Why the Kenyan Drake trade was good, and what it could mean


Today the Arizona Cardinals traded a 6th round pick for Kenyan Drake. That pick, according to Ian Rapaport, could become a 5th rounder conditionally. Drake’s 25 years old, holds a career average 4.6 yards per carry, and most importantly, we know he can play. I’ll always take a certainty over a maybe.

We don’t keep good enough track of draft “hit rates” in the NFL, but in 2015 Forbes tried. They tracked all players selected in the 2010 NFL draft for five seasons. Of all players to start at least 80 games (qualifying them as a “starter”) only 4.4% were from the 5th round, and just 1.9% were from the 6th round. For perspective, 67% were from the 1st round. So, the 6th and 5th rounds are a total crapshoot. I’d rather spend either of those picks on a 25-year-old player that’s proven themself in the league already.

But, why did Keim make this move in the first place? There’s always a motive. Do you eat toast because there’s bread in the pantry? Maybe. But it’s more likely because you’re hungry.

The first, and to me more likely scenario is that with Chase Edmonds sidelined with a hamstring injury, and David Johnson out with ankle problems, Steve Keim wasn’t comfortable rolling with newly-signed backups Alfred Morris and Zach Zenner going into a short week against the 7-0 49ers. But, for a team that’s clearly destined for the bottom of the NFC West anyway, why such urgency? Two reasons. First, because this is a developmental year for Kyler Murray. It’s smart not to let the team around him tank.  Second, Keim could feel pressure to produce more than three wins this season. The Cardinals still have to play the 49ers and Rams twice and the Seahawks in Seattle. The winnable games left (Buccaneers, Steelers, Browns) aren’t all that winnable. With pressure to win, and uncertainty surrounding the timeline of the Edmonds and Johnson injuries, it’s better for Keim to play it safe and trade for Drake.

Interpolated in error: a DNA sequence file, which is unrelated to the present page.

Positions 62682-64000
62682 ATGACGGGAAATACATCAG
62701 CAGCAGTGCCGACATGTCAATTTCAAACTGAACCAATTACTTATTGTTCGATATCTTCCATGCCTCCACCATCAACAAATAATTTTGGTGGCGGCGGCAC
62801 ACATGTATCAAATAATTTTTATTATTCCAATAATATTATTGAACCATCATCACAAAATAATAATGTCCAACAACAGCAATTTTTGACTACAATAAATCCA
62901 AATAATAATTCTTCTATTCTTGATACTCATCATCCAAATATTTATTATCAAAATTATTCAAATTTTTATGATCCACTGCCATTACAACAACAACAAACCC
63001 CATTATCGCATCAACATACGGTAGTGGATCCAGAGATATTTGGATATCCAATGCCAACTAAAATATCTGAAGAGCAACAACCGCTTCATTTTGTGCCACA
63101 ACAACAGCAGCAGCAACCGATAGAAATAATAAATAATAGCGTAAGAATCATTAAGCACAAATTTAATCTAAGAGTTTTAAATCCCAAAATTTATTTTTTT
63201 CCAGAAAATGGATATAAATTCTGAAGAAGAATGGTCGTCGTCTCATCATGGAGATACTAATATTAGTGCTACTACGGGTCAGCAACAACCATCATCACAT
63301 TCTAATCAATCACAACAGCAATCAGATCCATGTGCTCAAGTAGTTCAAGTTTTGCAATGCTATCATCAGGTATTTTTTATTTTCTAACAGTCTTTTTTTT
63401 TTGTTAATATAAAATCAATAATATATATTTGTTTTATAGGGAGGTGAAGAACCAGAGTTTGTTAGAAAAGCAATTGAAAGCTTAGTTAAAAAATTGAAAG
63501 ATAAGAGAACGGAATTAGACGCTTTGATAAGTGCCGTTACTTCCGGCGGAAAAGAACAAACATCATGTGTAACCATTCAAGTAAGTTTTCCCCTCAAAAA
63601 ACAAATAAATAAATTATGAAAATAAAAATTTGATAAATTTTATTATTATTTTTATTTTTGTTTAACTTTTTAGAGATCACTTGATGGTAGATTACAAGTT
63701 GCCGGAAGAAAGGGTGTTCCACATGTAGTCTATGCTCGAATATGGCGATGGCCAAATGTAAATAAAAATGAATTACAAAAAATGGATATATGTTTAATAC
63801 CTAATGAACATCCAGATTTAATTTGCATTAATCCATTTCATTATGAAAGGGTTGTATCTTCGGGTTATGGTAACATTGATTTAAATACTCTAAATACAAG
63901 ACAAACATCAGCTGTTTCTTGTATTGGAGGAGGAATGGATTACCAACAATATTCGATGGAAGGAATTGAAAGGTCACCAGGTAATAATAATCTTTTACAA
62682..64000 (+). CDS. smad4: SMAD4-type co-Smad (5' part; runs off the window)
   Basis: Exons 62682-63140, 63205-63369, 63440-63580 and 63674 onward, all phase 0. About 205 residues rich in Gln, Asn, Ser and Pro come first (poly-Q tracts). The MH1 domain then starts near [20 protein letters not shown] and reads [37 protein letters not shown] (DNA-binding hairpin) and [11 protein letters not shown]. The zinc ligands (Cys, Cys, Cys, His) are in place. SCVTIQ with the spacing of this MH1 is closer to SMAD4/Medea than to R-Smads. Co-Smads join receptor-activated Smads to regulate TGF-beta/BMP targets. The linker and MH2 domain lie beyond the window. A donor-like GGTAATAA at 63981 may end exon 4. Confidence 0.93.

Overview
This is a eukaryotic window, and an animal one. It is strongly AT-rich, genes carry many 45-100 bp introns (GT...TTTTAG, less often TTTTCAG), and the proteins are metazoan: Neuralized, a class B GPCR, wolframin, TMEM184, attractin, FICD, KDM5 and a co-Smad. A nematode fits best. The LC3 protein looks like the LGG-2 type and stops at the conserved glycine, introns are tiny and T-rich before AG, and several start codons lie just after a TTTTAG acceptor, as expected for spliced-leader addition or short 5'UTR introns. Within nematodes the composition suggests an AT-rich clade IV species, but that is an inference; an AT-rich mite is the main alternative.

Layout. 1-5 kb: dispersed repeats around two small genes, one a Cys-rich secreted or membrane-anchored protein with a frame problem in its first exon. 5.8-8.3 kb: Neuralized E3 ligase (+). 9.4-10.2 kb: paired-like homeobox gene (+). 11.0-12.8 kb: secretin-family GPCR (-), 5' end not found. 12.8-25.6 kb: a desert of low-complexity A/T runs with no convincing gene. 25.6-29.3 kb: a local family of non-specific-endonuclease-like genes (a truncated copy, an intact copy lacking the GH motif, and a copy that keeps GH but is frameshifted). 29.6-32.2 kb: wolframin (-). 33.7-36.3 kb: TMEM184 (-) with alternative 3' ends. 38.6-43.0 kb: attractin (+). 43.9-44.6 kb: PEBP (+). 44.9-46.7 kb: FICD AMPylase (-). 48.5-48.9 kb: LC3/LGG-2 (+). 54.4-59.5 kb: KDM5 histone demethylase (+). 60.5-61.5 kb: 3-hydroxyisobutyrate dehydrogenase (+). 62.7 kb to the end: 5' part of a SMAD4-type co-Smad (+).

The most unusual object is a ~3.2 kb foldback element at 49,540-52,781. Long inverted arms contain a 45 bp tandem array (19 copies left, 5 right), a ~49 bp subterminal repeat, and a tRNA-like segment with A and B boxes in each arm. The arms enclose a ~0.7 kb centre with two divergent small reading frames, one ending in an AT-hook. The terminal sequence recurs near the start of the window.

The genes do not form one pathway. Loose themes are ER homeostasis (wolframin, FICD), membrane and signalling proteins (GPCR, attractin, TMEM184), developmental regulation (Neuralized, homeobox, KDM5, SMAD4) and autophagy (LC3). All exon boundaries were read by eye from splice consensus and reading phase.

The second scenario is that trading for Kenyan Drake is preemptive to dealing David Johnson. Nobody wants to talk about it, but David Johnson has a cap hit of $9 million this year, $14 million next year and $12 million in 2021. He missed all but one game in 2017, he was bottom ten in yards per rush in 2018 (3.6) and he’s only averaging 12 rushing attempts per game this year. Now, he’s hurt again. By the way, the Cardinals are at the very beginning of their rebuild. They don’t have a chance at competing in their own division for at least two years if all goes well, and by then David Johnson will be 29. It’s smart business to trade him now, while the NFL still views him as a top 10 back.

Any way you slice it, this was a good move for the Cardinals. The most egotistical thing an NFL GM can do is to believe that their 6th or 5th round draft selection has a better chance to contribute than a player who’s already proven themselves in the league. The Cardinals have an immediate need at running back, and Kenyan Drake has at least played in games this season, unlike Alfred Morris. And maybe, finally, Keim is getting ready to part ways with one of his landmark successes in the draft, David Johnson. The trade deadline, by the way, happens October 29th at 1 pm Pacific.



About Matthew Jarecki (371 Articles)
Student at Northern Arizona University. Beginning my sports writing career with Outside the League

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